A card sharp is someone who makes money playing card games such as poker.

A sharp is an expert, but the noun phrase card sharp means not just an expert, but a cheat. The phrase is also spelled card-sharp and cardsharp. In fact, there's a sixteenth-century painting by the Italian painter Caravaggio called "Cardsharps." In the painting, a card player is so engrossed in the game that he doesn't realize that another man is sneaking a peek at his cards and signalling to the card sharp, another player who has extra cards secretly tucked into his pants. The card sharp is going to cheat to win.

These examples get it right:

Gold's industry peers liken the way she does her job to the practice of an alchemist, a snake charmer, a card sharp, as if she were performing some kind of shadowy magic. (The Guardian)

A nervous twitch or other "tell" can alert a card sharp to what an opponent may be holding. (Washington Times)

Card sharp is correct, but seeing it spelled card shark is common. In addition to being a sharp-toothed marine animal, the word shark has been used to mean "a dishonest person who preys on others" since the 1500s. Maybe that's why there's a video game called Card Shark and a TV show called Card Sharks. A card shark might take a bite of your cards, but it's hard to play cards with fins. Best to avoid shark attacks and stick with card sharp.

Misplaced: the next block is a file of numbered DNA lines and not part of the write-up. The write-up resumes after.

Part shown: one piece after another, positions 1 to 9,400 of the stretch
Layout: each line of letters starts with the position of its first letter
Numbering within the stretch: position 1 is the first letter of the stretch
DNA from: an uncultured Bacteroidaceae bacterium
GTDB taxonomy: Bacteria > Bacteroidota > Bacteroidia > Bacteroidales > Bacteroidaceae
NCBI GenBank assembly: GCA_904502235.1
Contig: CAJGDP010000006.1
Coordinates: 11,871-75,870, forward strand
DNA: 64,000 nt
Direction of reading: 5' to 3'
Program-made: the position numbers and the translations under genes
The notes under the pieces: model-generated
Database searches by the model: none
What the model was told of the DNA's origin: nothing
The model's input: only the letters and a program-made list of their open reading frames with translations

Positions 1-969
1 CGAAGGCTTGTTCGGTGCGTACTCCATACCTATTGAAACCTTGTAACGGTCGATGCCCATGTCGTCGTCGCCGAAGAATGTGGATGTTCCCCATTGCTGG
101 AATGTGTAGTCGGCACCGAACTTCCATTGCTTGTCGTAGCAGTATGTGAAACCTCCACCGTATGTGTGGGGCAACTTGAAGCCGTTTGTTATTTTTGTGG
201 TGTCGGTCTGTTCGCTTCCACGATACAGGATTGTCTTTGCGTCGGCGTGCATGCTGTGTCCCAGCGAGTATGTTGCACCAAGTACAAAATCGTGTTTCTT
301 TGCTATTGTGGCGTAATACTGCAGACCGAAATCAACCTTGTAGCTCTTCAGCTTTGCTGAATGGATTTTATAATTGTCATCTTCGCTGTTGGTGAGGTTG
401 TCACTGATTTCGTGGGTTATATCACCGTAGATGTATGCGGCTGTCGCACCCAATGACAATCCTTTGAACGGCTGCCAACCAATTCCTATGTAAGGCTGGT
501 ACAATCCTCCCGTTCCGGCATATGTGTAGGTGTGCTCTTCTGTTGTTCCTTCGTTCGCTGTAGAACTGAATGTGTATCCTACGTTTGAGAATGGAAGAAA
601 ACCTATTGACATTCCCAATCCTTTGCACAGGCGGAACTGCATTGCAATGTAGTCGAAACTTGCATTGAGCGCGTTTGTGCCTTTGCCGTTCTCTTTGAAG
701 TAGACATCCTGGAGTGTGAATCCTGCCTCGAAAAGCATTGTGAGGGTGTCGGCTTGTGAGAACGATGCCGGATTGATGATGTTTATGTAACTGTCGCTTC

If you've ever confused a card sharp with a card shark, you're not alone, as these examples show:

"When you're sitting at the table with card sharks, you can't trust anyone," he said. (Reuters)

From millionaire card sharks to home-game amateurs, players stake $10,000 each for a shot to win millions in poker's most popular variant. (Washington Times)

If you want to keep sounding sharp, keep that ace up your sleeve and remember that a tricky expert in card playing is a card sharp.